This is a great struggle. It is great because the people spontaneously stood up to defend Marxism and Mao Zedong Thought, and because the people spontaneously began to educate themselves. This is a Marxist self-education movement. The people, especially a large number of intellectuals, began to re-read Capital and re-read the classic works of Marxist political economy. They needed to understand how these so-called theoreticians who claim to understand capital theory and Western economics have used those bizarre Western theories to deceive our people and our society over the last few decades. In many bookstores, we found that people began to look for and buy classic works of Marxism, especially the six books that Chairman Mao once recommended to CPC members, including The Communist Manifesto, Capital, and Critique of the Gotha Programme as representative classics. People are looking for answers from classic original works. The process of reading is also the process of people’s self-education. People have gradually understood that those super-rich who have become monopoly compradors are no longer our fellow travelers.  What they want to do is to fully implement privatization in socialist China, so as to disintegrate and destroy our socialist system.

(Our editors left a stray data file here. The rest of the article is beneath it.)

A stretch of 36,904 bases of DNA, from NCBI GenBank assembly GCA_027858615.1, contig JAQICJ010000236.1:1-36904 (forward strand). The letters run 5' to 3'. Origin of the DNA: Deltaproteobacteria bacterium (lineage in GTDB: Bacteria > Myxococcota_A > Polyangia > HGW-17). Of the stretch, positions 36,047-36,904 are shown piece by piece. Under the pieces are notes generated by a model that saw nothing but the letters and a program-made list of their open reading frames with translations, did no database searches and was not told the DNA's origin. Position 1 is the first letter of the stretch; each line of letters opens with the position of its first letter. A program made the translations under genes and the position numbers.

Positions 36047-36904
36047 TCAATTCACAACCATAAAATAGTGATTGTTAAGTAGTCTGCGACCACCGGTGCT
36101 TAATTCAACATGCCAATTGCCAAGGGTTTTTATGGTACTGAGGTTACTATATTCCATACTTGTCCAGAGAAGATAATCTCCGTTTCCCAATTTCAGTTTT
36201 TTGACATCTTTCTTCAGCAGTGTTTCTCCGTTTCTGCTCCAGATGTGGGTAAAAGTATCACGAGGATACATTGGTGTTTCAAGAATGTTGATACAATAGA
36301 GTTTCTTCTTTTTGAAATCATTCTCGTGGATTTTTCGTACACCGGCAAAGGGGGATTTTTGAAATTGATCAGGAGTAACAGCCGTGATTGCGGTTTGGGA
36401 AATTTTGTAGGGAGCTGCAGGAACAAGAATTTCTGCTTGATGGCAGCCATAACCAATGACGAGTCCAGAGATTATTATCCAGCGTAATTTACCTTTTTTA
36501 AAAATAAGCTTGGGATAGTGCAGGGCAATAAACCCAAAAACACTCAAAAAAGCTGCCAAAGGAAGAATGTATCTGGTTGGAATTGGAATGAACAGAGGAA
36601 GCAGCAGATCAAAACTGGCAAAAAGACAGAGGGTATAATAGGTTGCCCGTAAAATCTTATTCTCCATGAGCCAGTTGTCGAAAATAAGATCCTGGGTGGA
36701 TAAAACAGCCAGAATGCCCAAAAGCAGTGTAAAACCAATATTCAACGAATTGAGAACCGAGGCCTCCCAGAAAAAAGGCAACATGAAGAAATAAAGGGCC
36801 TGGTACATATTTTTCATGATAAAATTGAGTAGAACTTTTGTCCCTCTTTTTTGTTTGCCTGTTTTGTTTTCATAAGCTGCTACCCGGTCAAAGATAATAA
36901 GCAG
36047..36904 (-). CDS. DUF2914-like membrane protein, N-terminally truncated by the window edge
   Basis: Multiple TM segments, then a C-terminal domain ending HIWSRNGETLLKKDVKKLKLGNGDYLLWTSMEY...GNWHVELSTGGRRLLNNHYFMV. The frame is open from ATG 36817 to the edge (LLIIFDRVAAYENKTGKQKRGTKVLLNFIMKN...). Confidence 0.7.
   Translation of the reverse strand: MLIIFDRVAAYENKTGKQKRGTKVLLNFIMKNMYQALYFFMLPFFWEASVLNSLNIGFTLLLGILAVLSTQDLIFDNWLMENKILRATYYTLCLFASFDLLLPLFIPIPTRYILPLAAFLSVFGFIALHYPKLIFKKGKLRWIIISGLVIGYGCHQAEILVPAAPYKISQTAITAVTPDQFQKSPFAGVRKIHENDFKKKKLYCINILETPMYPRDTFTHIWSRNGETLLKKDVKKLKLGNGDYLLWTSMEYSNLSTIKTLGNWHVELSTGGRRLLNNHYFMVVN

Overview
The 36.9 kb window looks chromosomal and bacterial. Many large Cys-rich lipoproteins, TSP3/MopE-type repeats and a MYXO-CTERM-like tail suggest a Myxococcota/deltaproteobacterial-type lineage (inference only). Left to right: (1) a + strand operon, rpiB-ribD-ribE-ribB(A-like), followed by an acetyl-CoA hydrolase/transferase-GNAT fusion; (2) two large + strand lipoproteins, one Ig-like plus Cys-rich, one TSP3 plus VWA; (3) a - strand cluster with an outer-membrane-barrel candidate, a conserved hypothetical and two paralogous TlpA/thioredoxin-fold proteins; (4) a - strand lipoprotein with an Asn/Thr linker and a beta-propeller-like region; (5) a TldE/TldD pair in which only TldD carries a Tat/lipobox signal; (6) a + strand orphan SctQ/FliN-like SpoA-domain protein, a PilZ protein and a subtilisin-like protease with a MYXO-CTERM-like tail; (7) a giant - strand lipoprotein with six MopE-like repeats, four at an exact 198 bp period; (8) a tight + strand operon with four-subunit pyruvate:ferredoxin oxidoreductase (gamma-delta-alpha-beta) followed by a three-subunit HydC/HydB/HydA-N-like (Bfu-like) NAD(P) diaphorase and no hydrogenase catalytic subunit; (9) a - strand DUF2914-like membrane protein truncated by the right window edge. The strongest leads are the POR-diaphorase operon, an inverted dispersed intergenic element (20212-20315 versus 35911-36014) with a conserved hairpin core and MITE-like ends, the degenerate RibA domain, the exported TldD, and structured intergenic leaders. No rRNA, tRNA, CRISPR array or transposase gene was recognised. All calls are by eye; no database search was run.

This is a great struggle. It is great because the people, after a series of shocking revelations, saw through it all. The compradors and their dreams of monopoly care nothing for the people. Immense wealth is not enough for them, they want China to adopt the Western system, where the rich also have complete political control. They envy that arrogant and extravagant lifestyle, one that goes beyond even the lifestyles of the Liu Wencais and Huang Shirens that we once suppressed.  History teaches us that these people are simply biding their time until they can launch a decisive strike on the political realm.